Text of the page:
Misrepresenting something is often telling a lie (commission) or not revealing vital information (omission). A lie of omission would be, for example, not telling the insurance company that you put in a swimming pool when you did. Also, saying that a sober passenger was driving when a drunk person (who is the insured) was actually behind the wheel is an example of a lie of commission.

When Can a Misrepresentation Void a Policy

Generally, insurance policies are void for misrepresentation if the aggrieved party can prove three things:

  1. The claim made was false;
  2. The party knew it was false or made it in bad faith; and
  3. The claim was made under pretenses.

How to Protect Yourself From the Misrepresentation of Information from the Insurer

People often buy the insurance and then put it away until a loss happens, and a claim is made. Some people then find out their policies don’t cover everything their agents said they would or even have no coverage. Many innocent individuals have different stories of how the agent falsely presented certain terms, leading them to pay significant amounts of money, ultimately leading to nothing. 

To protect yourself from such unexpected mishaps, here are a few tips: 

  1. Choose an insurance plan you can afford;
  2. Conduct your research to see how stable the company is;
  3. Do not purchase a plan you don’t need;
  4. Be sure to get a second opinion;
  5. Thoroughly go through your policy;
  6. Know the punishments and penalties for making withdrawals from your policy or plan; and
  7. Finally, keep track of your investments and stay informed.


Insurance’s ultimate goal should be to protect your interests in case of unforeseen circumstances, and the existence of misrepresentation (by either party) defeats that purpose. Thankfully, the law provides for seeking remedies and compensations in case of such acts. Be sure to speak to your attorney to seek further advice if you find yourself in such situations. Provide them with all the necessary information and documents to prepare for any obstacles that may come up, such as an outright denial by the alleged party. Do not feel anxious and leave any facts out because the attorney-client relationship between you automatically protects your information.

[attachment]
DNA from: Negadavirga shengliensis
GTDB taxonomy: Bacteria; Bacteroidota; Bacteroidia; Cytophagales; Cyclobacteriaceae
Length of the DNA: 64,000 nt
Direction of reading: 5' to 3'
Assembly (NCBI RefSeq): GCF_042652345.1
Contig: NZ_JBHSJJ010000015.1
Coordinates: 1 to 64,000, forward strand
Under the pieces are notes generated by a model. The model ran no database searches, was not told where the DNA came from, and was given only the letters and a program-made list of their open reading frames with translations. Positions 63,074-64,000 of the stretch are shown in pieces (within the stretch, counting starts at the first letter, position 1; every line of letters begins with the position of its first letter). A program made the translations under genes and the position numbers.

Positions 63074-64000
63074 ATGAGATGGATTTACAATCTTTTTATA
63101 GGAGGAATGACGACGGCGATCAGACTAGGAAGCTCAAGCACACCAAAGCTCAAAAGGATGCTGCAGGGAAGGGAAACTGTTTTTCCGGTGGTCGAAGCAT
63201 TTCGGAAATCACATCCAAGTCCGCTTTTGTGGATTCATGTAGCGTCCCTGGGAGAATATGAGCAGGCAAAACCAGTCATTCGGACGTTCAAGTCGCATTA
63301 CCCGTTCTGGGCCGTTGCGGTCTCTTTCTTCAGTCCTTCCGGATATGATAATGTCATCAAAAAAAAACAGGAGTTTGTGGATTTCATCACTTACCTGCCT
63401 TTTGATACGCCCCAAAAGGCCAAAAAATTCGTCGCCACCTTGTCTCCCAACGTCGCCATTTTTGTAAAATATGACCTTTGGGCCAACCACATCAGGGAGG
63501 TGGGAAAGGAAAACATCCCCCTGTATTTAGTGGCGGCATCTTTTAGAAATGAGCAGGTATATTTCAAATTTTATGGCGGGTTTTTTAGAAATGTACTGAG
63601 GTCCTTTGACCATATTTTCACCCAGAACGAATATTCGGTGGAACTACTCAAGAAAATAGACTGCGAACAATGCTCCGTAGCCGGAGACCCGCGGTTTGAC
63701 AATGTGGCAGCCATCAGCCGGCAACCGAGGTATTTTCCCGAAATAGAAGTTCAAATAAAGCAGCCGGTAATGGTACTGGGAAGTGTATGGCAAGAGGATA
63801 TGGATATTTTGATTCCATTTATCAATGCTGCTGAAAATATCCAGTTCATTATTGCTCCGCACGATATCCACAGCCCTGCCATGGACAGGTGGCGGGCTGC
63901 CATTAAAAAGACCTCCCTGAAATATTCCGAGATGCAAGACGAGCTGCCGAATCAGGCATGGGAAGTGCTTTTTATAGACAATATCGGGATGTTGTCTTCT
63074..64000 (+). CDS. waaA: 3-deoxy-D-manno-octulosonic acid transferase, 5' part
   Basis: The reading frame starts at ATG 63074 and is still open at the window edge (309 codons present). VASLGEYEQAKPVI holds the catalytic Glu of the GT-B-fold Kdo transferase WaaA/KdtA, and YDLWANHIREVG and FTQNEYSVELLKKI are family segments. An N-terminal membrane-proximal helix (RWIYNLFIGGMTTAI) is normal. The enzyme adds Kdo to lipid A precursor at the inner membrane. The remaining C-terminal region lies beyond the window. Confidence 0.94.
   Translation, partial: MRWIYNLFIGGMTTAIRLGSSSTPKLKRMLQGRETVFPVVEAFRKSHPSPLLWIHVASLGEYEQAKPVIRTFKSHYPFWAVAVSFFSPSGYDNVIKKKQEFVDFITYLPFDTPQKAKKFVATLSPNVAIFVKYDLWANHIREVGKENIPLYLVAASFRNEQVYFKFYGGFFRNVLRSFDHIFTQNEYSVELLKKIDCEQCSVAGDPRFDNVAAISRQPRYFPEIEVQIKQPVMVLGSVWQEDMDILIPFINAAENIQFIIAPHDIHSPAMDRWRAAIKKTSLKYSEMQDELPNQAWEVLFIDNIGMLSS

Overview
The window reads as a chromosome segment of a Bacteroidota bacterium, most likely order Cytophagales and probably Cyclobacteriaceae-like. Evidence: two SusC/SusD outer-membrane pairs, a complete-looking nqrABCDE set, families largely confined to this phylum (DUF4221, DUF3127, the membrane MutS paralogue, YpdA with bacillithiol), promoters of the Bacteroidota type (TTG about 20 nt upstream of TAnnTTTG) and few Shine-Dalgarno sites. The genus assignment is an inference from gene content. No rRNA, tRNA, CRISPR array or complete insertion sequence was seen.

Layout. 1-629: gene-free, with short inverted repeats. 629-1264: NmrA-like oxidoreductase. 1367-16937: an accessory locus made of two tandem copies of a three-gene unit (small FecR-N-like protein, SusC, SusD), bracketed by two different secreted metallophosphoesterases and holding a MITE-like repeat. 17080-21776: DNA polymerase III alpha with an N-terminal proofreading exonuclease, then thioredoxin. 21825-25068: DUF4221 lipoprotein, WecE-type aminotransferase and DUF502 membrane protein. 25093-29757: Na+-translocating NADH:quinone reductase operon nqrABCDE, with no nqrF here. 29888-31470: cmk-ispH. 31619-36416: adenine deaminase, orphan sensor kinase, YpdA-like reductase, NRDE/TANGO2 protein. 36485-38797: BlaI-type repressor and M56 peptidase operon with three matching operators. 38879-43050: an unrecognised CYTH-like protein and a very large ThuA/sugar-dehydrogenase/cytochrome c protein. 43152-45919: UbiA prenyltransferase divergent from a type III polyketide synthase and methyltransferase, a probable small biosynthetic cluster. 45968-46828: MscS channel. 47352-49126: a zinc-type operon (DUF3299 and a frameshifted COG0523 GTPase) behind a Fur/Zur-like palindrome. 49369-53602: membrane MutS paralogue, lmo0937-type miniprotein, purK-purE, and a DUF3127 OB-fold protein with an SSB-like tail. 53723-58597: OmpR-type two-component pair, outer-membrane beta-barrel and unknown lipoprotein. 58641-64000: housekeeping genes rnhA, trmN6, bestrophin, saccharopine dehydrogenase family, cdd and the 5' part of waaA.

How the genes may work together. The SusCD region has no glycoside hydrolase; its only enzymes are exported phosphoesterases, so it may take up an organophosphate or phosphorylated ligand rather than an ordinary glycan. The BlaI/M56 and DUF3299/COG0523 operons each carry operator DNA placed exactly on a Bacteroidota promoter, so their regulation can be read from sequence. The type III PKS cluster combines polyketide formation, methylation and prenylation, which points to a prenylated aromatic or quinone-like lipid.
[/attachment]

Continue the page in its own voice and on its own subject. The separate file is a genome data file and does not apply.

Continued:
Article by Yevheniia Savchenko

Yevheniia Savchenko is a Product Content Manager at Lawrina. Yevheniia creates user interface copies for Lawrina products, writes release notes, and helps customers get the best user experience from all Lawrina products. Also, Yevheniia is in charge of creating helpful content on legal template pages (Lawrina Templates) and up-to-date information on US law (Lawrina Guides). In her spare time, Yevheniia takes up swimming, travels, and goes for a walk in her home city.

Thank You! Welcome on board
We use cookies to improve our website's work and deliver better services.
Our use of cookies
Upgrade the manual re-reading of agreements with Loio's AI-driven Highlights. Be in full control over every editing decision, but have the power of machine learning analysis by your hand. Turn on the Highlights tool whenever you need an extra check of your document's most essential details.
These cookies collect information that is used to help Us understand how Our Site are being used or how effective Our marketing campaigns are, or to help Us customize Our Site for You. We use Google Analytics to recognize You and link the devices You use when You visit Our Site or Service on Your browser or mobile device, login to Your User Account on Our Site, or otherwise engage with Us.
Communication services
These cookies collect information that is used to help Us to facilitate the interaction with You on Our Site. We also use those cookies to improve customer service by maintaining contact with visitors of Our Site through Intercom chat.
Ad Services
We and Our third-party partners may also use cookies and tracking technologies for advertising purposes. These third-party services collect information about Your use of Our Site over time so that they may play or display ads on devices You may use, and on other websites, apps, or services.